Some vaccinations are given in a course (eg rabies and hepatitis). Having only one out of 3 jabs in a course will give you some protection, but obviously not as much as the full course.

    Some countries will require you to have a certificate of yellow fever vaccination before they let you in.

    Finally, do remember to tell your travel nurse of any medication you're on, or any illness or condition (including pregnancy).

    How much will my travel vaccinations cost?

    You will have to pay for most of your vaccinations. A few (like a tetanus booster if you're due one) are available on the NHS. Your nurse should tell you how much the whole course is before you start. You may also have to pay an administration or consultation fee (£15 to £30).

    Each dose is £50 to £100.

    When should I get my travel vaccinations?

    You should start getting your vaccinations at least 3 months before you travel. This is because ones that are given in a course (eg hepatitis B) take 3 months for the whole course to be given - you have to wait a minimum period between jabs.

    If you're going at the last minute, don't worry too much, as even one jab will give more protection than none.

    How effective are travel vaccinations?

    Your jabs will not give you 100% protection against illness. Sometimes they will not prevent you getting an illness but minimise the effects. Travel vaccinations are certainly worth getting, but they do not make you invincible! Pay attention to your travel nurse when s/he gives you general travel health advice. Taking sensible precautions while you're travelling will help make sure you get nothing worse than a tummy bug.

    Malaria prevention

    Malaria is a serious, potentially fatal, disease that you can catch from mosquito bites. There are different strains of malaria, and different strains affect different areas. If you're going to a part of the world where malaria is present, you will need protection.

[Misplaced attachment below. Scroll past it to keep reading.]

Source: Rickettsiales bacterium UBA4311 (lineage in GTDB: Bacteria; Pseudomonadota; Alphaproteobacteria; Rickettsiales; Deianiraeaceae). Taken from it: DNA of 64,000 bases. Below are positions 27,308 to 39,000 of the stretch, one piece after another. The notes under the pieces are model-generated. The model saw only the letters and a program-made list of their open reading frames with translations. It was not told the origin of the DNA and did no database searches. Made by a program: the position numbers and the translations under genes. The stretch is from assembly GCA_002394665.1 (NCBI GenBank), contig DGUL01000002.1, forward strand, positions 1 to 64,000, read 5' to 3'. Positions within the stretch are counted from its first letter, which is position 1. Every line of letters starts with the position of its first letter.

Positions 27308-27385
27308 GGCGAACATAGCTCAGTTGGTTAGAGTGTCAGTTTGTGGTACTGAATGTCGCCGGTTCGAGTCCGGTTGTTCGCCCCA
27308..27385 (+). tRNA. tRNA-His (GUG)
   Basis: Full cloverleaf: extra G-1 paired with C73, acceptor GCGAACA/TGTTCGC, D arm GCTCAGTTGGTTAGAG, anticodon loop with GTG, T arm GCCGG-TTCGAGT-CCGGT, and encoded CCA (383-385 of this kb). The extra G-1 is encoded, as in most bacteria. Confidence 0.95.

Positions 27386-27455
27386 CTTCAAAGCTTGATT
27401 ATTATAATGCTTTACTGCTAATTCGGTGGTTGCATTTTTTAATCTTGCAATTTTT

There are two ways to protect yourself against malaria - medication and mosquito avoidance.

    Malaria prevention - drugs

    There are 6 main types of malaria drug. Some are only suitable to be taken for a short period of time (a month or less). Your travel nurse will help you choose one that is suitable for the area you are going to.

    You will need a prescription for anti-malarials.

    Anti-malarials do not give 100% protection against malaria. Be aware of the symptoms and get yourself to a doctor if you think you may have developed malaria. It is treatable.

    Malaria prevention - mosquito avoidance

    Avoiding mosquito bites is an essential part of malaria prevention.

    Take plenty of mosquito repellent with you - many travellers recommend 100% DEET for effectiveness. Apply this on all exposed skin and reapply throughout the day.

    Get a decent mosquito net - some are impregnated with mosquito-repellant. Pop-up ones are useful if you're camping. If you get a second-hand one, sew up any holes.

    Mosquitoes are most active in the evening. When the sun goes down, cover as much skin as possible. Light-coloured clothes are less attractive to mosquitoes than dark. You might find that eating certain foods makes you less tasty to a mosquito, but this can be a matter of trial and error.

    Ready for your big trip then?!

    Find a career break here.